George's professional acting debut occurred on a 1959 episode of the pioneering live television drama series, Playhouse 90. His motion picture debut was in Ice Palace starring Richard Burton, released by Warner Bros. in 1959. Films include six Star Trek motion pictures (Star Trek VI: The Undiscovered Country, Star Trek V: The Final Frontier, Star Trek IV: The Voyage Home, Star Trek III: The Search for Spock, Star Trek II: The Wrath of Khan, Star Trek: The Motion Picture), Larry Crowne, The Great Buck Howard, The Red Canvas, You Don't Mess With the Zohan, Ninja Cheerleaders, DC 9/11: Time of Crisis, The Green Berets, Majority of One, New World Order aka Noon Blue Apples, Who Gets the House?, Mulan and Mulan II, Trekkies, The Best Bad Thing, Patient 14, Chongbal aka Vanished, Live by the Fist, Bug Busters, Kissinger and Nixon, Prisoners of the Sun aka Blood Oath, Return From the River Kwai, Red Line 7000, Never So Few, Walk Don't Run, An American Dream, P.T. 109, Oblivion, The Loudmouth, Which Way to the Front?, Bicycle Built for Three, and Hell to Eternity.
In addition to his role in the original Star Trek series, television roles include guest-starring appearances on The Big Bang Theory, Community, The Tonight Show with Jay Leno, Suite Life on Deck, Party Down, I'm A Celebrity, Get Me Out of Here!, Late Late Show With Craig Ferguson, Late Night with Conan O'Brien, Heroes, Secret Talents of the Stars, Wanna Bet?, Thank God You're Here, The Bronx Bunny Show, Jimmy Kimmel Live!, Cory in the House, Psych, Comedy Central Roast of William Shatner, Will & Grace, Malcolm in the Middle, Freddie, Scrubs, 3rd Rock From the Sun, Murder She Wrote, Watching Ellie, Grosse Pointe, Early Edition, Diagnosis Murder, The Young and the Restless, Alienated, In the House, John Woo's Once a Thief, Homeboys in Outer Space, Muppets Tonight, Brotherly Love, Mission: Impossible, Twilight Zone, Perry Mason, Hallmark Hall of Fame, Miami Vice, I Spy, Son of the Beach, Marcus Welby, M.D., Hawaiian Eye, Hawaii Five-O, Ironside, Kung Fu, Mr. Novak, Mr. Roberts, The Six Million Dollar Man, Voyage to the Bottom of the Sea, The Wackiest Ship in the Army, Death Valley Days, Baa Baa Black Sheep, Bracken's World, Combat, Chico and the Man, General Hospital, The Courtship of Eddie's Father, MacGyver, Californians, Chrysler Theatre, U.S. Steel Hour, My Three Sons, and many others.
One of George's most memorable television appearances was in 2008 in "I'm A Celebrity, Get Me Out of Here!," the eighth season of a popular TV series on ITV in the United Kingdom hosted by Anthony "Ant" McPartlin and Declan "Dec" Donnelly. Among a dozen celebrities, George finished third behind overall winner British TV star Joe Swash and second-place finisher and tennis legend Martina Navratilova. George spent 21 days in an Australian rainforest where viewers saw him skydive, eat live insects and survive numerous hardships.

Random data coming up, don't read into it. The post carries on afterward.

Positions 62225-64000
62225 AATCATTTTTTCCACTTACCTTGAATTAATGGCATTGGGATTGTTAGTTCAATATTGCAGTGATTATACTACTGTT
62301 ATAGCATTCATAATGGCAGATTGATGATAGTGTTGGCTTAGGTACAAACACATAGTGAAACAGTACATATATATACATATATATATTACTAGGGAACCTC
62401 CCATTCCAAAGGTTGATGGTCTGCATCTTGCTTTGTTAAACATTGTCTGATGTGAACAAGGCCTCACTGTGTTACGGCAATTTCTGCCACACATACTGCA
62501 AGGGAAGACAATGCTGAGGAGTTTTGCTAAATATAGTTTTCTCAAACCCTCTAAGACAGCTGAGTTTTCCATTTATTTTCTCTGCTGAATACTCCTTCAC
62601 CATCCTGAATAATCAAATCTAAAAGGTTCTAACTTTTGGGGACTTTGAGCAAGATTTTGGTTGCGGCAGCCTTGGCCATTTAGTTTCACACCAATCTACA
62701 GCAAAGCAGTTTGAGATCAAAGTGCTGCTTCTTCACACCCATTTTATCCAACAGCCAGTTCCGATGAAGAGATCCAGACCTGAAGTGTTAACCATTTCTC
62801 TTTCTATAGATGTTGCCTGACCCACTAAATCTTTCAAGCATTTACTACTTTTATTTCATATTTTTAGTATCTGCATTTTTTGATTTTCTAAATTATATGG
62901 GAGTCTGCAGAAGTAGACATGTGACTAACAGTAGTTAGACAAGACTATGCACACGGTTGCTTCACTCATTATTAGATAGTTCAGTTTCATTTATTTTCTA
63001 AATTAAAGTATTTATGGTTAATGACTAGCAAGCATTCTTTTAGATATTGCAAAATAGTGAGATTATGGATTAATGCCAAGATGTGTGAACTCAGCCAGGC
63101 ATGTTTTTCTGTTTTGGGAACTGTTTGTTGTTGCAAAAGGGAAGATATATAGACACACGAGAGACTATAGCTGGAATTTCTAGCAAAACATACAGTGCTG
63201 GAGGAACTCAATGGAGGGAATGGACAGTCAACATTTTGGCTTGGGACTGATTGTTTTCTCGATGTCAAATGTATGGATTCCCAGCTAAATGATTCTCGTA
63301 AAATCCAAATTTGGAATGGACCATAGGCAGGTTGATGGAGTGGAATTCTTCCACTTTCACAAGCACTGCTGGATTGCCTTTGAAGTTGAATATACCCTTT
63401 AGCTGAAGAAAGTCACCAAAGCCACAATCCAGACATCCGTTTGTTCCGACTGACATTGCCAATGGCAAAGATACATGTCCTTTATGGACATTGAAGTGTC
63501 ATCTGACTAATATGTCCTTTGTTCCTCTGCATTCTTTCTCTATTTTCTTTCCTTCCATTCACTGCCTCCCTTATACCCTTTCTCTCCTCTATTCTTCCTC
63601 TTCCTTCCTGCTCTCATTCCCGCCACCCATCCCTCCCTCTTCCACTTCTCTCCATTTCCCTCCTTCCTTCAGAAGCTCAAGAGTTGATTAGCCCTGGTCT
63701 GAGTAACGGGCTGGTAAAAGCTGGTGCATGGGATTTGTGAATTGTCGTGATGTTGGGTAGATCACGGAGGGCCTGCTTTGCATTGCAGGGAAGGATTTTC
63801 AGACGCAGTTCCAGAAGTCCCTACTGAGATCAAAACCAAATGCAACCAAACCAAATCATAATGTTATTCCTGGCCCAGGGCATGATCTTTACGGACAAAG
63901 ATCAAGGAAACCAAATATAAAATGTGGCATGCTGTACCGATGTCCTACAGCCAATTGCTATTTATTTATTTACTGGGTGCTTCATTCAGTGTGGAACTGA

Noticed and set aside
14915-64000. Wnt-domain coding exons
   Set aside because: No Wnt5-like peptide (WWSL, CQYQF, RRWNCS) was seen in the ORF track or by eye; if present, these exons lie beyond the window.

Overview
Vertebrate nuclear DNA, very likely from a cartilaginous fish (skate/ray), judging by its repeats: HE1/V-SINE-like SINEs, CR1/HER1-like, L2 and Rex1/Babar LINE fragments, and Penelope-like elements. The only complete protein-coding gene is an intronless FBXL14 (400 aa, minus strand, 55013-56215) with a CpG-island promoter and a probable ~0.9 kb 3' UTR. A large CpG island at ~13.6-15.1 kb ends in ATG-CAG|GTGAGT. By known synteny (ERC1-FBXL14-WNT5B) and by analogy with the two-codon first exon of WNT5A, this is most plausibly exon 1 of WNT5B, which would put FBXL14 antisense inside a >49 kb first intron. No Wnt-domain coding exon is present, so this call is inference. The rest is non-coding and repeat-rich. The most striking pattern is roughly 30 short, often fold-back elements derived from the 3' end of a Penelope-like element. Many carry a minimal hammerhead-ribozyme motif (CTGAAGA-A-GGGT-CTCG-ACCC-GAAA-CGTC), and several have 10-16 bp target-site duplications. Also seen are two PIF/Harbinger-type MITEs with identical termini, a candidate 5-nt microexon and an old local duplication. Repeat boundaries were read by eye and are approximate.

George is a member of the Academy of Motion Picture Arts and Sciences, Academy of Television Arts and Sciences, Actors' Equity Association, American Federation of Television and Radio Artists, and the Screen Actors Guild, which he joined in January 1959.
The Equal Employment Opportunities Committees of Actors' Equity Association and American Federation of Television and Radio Artists, and the Ethnic Employment Opportunities Committee of Screen Actors Guild, awarded George the 7th annual Ivy Bethune Tri-Union Diversity Award in June 2009.
George's theatrical credits include Shimon Wincelberg's Undertow, winner of the Scotsman First Award at the Edinburgh Festival, and The Wash, written by Philip Kan Gotanda and presented in New York at the Manhattan Theater Club and in Los Angeles at the Mark Taper Forum. He performed in Frank Chin's Year of the Dragon at the American Place Theater in New York and in Fly Blackbird! at the Billy Rose Theater in New York and the Metro Theater in Los Angeles. George played in a musical version of Snow White at the Dome Theater in Brighton, England, and was the genie in Aladdin at the Hexagon Theatre in Reading, England. More recently, George played the Emperor of China in a holiday pantomime production of Aladdin at The Central Theatre in Chatham, England, from Dec. 11, 2009, to Jan. 3, 2010.
George starred in Peter Shaffer's "Equus," directed by Tim Dang, at East West Players in Los Angeles, from Oct. 26 to Dec. 4, 2005. Also in the theatrical arena, George appeared in The Human Race Theatre Company concert production of Stephen Sondheim's Pacific Overtures at the Loft Theatre in Dayton, Ohio, in June 2002.
George is grateful for his association with Star Trek, TV's quintessential sci-fi show, and the character he portrayed, Hikaru Sulu. Originally helmsman of the starship U.S.S. Enterprise, Mr. Sulu was promoted to captain of the U.S.S. Excelsior in Star Trek VI: The Undiscovered Country, released in 1991. George reprised his Captain Sulu role in a Star Trek: Voyager episode titled "Flashback" in 1996.